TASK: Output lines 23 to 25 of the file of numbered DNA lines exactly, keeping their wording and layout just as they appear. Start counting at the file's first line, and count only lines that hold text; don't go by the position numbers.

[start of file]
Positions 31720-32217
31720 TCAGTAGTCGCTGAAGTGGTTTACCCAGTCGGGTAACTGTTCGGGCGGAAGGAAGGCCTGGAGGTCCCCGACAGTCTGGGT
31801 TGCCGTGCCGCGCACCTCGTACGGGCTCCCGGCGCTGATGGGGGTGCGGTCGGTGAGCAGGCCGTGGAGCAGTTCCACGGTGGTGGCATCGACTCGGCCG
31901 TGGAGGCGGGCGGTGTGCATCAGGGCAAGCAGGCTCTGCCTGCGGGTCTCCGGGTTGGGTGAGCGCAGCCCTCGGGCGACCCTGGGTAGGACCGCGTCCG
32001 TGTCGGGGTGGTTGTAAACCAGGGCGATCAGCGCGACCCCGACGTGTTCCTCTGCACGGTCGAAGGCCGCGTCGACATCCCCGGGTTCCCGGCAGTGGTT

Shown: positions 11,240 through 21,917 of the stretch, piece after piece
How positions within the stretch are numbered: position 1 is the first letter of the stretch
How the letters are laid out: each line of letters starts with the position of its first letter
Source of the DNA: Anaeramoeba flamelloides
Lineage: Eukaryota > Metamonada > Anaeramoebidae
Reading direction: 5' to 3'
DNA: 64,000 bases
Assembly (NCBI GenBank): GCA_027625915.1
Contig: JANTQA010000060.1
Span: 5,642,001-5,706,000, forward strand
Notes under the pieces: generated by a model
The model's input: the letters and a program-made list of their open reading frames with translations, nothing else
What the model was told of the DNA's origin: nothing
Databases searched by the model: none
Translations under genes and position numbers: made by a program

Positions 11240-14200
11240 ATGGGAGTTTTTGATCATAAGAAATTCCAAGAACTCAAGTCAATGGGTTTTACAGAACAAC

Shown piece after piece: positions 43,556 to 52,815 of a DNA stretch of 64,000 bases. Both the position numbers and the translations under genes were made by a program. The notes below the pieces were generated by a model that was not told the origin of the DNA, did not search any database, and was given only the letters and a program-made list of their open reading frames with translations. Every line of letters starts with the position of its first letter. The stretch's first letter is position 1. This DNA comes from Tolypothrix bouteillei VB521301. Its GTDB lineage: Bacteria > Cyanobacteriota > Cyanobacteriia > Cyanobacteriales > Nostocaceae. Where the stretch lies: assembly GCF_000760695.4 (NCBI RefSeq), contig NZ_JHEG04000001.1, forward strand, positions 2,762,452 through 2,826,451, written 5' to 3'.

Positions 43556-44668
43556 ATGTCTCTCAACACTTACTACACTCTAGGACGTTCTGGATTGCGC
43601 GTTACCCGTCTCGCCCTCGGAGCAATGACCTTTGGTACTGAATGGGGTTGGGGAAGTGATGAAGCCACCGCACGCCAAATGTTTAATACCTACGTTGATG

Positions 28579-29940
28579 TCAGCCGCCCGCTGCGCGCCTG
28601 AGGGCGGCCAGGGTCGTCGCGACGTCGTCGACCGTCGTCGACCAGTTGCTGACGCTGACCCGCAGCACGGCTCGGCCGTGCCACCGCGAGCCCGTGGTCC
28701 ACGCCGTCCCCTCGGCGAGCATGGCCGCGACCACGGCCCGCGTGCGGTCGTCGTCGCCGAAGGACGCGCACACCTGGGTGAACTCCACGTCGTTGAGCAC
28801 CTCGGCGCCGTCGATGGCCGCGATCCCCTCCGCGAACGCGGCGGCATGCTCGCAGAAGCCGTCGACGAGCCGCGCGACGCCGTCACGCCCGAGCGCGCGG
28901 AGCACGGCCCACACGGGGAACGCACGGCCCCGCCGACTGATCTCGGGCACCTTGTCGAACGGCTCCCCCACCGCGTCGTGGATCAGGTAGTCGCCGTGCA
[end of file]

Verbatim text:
Shown piece after piece: positions 43,556 to 52,815 of a DNA stretch of 64,000 bases. Both the position numbers and the translations under genes were made by a program. The notes below the pieces were generated by a model that was not told the origin of the DNA, did not search any database, and was given only the letters and a program-made list of their open reading frames with translations. Every line of letters starts with the position of its first letter. The stretch's first letter is position 1. This DNA comes from Tolypothrix bouteillei VB521301. Its GTDB lineage: Bacteria > Cyanobacteriota > Cyanobacteriia > Cyanobacteriales > Nostocaceae. Where the stretch lies: assembly GCF_000760695.4 (NCBI RefSeq), contig NZ_JHEG04000001.1, forward strand, positions 2,762,452 through 2,826,451, written 5' to 3'.

Positions 43556-44668
43556 ATGTCTCTCAACACTTACTACACTCTAGGACGTTCTGGATTGCGC